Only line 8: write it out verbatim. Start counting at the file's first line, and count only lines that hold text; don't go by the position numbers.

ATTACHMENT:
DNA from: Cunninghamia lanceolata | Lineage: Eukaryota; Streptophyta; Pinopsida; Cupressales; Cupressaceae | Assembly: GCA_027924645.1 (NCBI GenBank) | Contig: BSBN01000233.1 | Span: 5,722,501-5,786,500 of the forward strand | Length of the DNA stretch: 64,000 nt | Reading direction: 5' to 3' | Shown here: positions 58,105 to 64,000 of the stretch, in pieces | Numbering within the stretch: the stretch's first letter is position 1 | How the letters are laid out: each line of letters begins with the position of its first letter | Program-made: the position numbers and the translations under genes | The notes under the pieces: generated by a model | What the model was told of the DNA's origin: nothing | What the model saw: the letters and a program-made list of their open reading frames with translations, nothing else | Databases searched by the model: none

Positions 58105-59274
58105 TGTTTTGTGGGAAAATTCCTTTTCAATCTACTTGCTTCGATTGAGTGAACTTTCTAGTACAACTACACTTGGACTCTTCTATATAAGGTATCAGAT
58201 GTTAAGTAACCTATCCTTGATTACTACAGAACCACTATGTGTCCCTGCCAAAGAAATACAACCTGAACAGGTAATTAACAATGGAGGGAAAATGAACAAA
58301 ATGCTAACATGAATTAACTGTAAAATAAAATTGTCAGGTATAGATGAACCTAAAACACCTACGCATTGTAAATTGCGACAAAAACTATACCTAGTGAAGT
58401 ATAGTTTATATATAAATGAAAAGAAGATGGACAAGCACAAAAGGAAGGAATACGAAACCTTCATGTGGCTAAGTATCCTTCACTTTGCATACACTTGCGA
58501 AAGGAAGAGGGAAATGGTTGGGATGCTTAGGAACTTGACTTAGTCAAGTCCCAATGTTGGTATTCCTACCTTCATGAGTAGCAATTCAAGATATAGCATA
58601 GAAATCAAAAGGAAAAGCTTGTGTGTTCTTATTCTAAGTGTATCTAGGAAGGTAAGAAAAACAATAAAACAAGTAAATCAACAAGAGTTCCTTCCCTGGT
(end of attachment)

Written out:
58601 GAAATCAAAAGGAAAAGCTTGTGTGTTCTTATTCTAAGTGTATCTAGGAAGGTAAGAAAAACAATAAAACAAGTAAATCAACAAGAGTTCCTTCCCTGGT